Sterling Metric Converter Slide Rule

Sterling Metric Converter Slide Rule

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Usage conditions apply
This ten-inch, one-sided plastic rule has a yellow base, a white slide, and a transparent indicator. Identical logarithmic scales are on the top and the bottom of the base. Both sides of the slide are marked with pairs of metric and conventional units. On one side, the user can read off conversions between: inches and centimeters; meters and feet; meters and yards; miles and kilometers; square inches and square centimeters; square meters and square feet (times ten); square meters and square yards; and square miles and square kilometers. The other side of the slide permits readings of cubic inches and cubic centimeters (times ten); cubic meters and cubic feet (times ten); cubic meters and cubic yards; liters and quarts; ounces and grams (times ten); kilograms and pounds; metric tons and short tons; and gallons and liters.
The top left of the base is marked with the letters SP in a circle and the word STERLING. The top middle of the base is marked: METRIC CONVERTER. The bottom left of the base is marked: MADE IN U.S.A. The rule was received with its original packaging, a clear plastic cover on a blue paper backing. The packaging is marked at the top: SP STERLING #651 (/) metric (/) converter. At the bottom, it is marked: BORDEN ® (/) © 1972 STERLING PLASTICS (/) DIVISION OF BORDEN CHEMICAL, BORDEN INC. (/) MOUNTAINSIDE, N.J. 07092 (/) MADE IN U.S.A.
Sterling Plastics, a 20th-century manufacturer of drawing instruments for schools, was purchased by Borden Chemical in 1970. Since Sterling stopped making slide rules in 1972, this example of model number 651 was probably one of the last rules produced by the company. The five braces holding together the base of the instrument are also consistent with this date; early Sterling slide rules had only two braces. For instructions, see 1990.0689.03. For a Sterling slide rule with standard scales, see 1988.0807.01.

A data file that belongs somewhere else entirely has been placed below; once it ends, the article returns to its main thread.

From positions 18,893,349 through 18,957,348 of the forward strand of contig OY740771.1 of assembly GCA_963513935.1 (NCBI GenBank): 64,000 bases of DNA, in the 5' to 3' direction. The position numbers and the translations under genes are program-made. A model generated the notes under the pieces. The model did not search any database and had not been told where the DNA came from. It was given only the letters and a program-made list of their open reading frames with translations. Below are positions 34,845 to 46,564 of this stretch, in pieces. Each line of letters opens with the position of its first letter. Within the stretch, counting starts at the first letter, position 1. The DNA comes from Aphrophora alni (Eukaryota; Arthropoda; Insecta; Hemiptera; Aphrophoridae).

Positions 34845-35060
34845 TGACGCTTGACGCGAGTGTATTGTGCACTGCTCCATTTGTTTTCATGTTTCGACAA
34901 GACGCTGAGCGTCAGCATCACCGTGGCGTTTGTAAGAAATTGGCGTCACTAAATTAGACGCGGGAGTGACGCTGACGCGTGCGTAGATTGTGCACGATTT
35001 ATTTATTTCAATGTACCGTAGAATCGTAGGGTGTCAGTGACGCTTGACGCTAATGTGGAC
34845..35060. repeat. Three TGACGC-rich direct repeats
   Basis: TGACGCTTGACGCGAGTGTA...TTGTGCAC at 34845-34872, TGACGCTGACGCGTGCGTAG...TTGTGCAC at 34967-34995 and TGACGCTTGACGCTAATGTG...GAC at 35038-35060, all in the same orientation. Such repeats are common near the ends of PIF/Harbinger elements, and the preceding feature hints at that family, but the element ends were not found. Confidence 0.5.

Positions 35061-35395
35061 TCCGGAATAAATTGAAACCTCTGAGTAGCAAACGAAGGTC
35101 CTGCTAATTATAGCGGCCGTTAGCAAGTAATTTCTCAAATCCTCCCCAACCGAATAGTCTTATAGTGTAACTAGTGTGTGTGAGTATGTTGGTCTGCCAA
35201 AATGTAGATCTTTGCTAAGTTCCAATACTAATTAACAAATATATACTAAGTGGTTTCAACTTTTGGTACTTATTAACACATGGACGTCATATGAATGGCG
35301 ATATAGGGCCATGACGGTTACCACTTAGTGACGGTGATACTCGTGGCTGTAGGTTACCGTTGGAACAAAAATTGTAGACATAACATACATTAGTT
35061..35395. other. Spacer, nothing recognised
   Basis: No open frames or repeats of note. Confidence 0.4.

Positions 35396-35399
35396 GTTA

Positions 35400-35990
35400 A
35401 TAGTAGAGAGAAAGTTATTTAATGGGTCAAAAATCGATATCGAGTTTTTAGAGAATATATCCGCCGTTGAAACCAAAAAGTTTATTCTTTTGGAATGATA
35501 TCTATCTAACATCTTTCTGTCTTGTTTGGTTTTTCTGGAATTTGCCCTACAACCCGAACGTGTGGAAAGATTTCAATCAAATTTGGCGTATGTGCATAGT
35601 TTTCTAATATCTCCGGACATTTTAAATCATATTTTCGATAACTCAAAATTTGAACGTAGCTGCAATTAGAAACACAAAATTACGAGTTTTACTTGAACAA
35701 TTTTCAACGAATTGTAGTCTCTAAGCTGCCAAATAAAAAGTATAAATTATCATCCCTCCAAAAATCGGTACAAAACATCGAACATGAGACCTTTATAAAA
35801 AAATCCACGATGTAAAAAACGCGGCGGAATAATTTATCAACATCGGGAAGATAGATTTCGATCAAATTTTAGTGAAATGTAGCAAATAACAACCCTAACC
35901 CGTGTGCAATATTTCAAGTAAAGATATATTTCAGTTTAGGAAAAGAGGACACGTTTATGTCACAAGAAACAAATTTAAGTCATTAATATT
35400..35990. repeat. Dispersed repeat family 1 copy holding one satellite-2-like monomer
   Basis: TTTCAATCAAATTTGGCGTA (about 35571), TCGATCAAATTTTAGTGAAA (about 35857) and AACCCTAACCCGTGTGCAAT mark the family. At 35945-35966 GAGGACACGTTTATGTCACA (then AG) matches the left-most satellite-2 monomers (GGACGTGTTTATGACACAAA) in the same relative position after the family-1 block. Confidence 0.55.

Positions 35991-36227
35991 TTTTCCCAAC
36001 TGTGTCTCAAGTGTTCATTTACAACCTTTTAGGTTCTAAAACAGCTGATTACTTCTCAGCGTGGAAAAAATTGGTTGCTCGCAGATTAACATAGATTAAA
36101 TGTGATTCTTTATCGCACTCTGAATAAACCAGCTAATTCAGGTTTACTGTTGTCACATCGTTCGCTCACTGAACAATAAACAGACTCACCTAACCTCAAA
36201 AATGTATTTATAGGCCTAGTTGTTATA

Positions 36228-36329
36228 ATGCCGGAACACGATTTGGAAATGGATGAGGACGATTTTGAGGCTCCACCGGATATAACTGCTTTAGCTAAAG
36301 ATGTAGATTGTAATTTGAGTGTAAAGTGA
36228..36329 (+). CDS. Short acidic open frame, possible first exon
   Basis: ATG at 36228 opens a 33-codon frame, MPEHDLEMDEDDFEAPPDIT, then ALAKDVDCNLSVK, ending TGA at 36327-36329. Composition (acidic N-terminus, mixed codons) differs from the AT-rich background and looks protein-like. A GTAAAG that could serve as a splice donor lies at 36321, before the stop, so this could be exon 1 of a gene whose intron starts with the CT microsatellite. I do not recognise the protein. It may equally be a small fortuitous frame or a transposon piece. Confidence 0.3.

Reference: Mike Konshak, "Sterling Plastics,"
Currently not on view
Object Name
slide rule
date made
Sterling Plastics
place made
United States: New Jersey, Mountainside
Physical Description
plastic (overall material)
paper (case material)
overall: 1 cm x 34.5 cm x 9 cm; 13/32 in x 13 19/32 in x 3 17/32 in
ID Number
accession number
catalog number
Credit Line
Gift of George A. Norton III
Rule, Calculating
Conversion Chart
See more items in
Medicine and Science: Mathematics
Metric System
Science & Mathematics
Slide Rules
Measuring & Mapping
Data Source
National Museum of American History
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I occasionally buy vintage slide rules especially if they're in a leather Case. I was in a thrift store as I am periodically looking for interesting things and came across a sealed plastic bag with many different things including two still sealed in their package Sterling 651 slide rules. I bought the bag actually thinking I could always use a metric converter the price was so low I gave it very little thought and when I got out to my car I opened the bag and googled the slide rule and that brings me to this point. I thought you might find it to be an interesting story. I enjoyed your writing it was very informative and I was very surprised at what I had bought, thanks again.
Been using slide rules since 1950. Still using slide rule for calculations and I am a Marine Engineer. so the calculations undertaken are not casualThe beauty of a slip stick./ guessing stick ? is its ability to function at all temperatures.Used it once in Quebec to calculate ballast weights to be moved for stability on a ship where all had frozen all the way to the top of mast in layers of ice. but also INCLUDING the my calculator's batteries..Still have three in my desk but now most often used in the STERLING metric convertor. ------- At 78 years old who the hell wants to learn a new system with a Sterling around I can think in one system and calculate in another.

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